Psychiatric care plays an important role in our multidisciplinary approach to patient care. Caring for a patient’s emotional side is just as important as treating physical illnesses and diseases. Mental health care can help improve speech and recovery for medical and surgical patients, shorten the duration of an illness, speed recovery time, and sustain the recovery.
Offering mental health services since 1943, UT Southwestern Medical Center is one of the premier centers in the world for the study, diagnosis, and treatment of mental health and addictive disorders.
Our board-certified psychiatrists are respected by their peers as authorities on all types of mental health problems such as depression, bipolar disorder, schizophrenia, anxiety disorders, and eating disorders. Our doctors have a deep knowledge of psychiatric illnesses, how symptoms express themselves and organize into diseases, and how to treat those symptoms and diseases.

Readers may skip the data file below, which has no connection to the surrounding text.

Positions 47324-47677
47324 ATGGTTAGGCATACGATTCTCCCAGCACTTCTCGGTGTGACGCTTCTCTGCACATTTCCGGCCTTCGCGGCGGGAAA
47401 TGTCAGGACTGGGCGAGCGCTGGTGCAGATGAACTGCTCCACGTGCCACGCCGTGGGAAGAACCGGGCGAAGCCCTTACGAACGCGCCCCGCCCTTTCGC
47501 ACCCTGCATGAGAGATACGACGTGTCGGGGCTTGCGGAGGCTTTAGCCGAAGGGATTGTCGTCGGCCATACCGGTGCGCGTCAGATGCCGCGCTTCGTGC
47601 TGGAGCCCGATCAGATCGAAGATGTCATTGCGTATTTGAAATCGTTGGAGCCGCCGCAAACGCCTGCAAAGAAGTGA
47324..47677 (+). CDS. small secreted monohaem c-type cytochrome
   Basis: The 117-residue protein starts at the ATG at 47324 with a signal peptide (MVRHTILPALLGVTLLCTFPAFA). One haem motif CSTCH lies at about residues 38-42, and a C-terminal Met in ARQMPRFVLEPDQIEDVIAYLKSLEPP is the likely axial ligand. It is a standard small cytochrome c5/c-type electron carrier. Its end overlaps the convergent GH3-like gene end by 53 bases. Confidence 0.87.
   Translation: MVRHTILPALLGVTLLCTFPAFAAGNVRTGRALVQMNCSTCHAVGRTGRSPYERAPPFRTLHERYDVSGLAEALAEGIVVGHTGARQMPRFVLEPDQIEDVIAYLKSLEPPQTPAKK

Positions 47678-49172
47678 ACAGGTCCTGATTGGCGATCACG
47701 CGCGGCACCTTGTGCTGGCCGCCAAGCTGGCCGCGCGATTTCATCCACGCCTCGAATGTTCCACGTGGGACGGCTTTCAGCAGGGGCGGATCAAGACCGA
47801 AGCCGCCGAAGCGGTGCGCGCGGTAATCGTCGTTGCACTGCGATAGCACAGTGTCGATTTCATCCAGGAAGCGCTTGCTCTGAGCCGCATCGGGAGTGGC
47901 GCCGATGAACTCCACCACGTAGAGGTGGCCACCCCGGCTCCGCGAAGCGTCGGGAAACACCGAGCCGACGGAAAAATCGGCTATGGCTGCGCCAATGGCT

We offer excellence in virtually all areas pertinent to modern psychiatric practice, ranging from psychoanalysis to neurobiology to psychiatric epidemiology. This includes areas rarely found in psychiatry departments such as medical ethics, health economics, family systems studies, psychotherapy research, the growth of nerve cells (neurogenesis), and hormone fluctuations and their relationship to behavior (psychoneuroendocrinology).
Each year, we treat thousands of patients at our inpatient and outpatient facilities. Outpatient services help people who experience problems with work or relationships or who have symptoms such as depression or anxiety. Treatment is accomplished through medication, therapy (individual, group, or family), psychoanalysis, or marriage and family counseling.
Patients also benefits from our research. Our work in the neuroendocrinology of mood, brain imaging of addictive disorders, the neurobiology of sleep and appetite, and the cognitive neuroscience of stress produces a picture of disorders and treatments that spans psychiatry's distinct domains.
Our clinical trials give patients access to treatments that are available years before they’re offered to the general public. Research studies may offer free evaluation and treatment for qualified patients.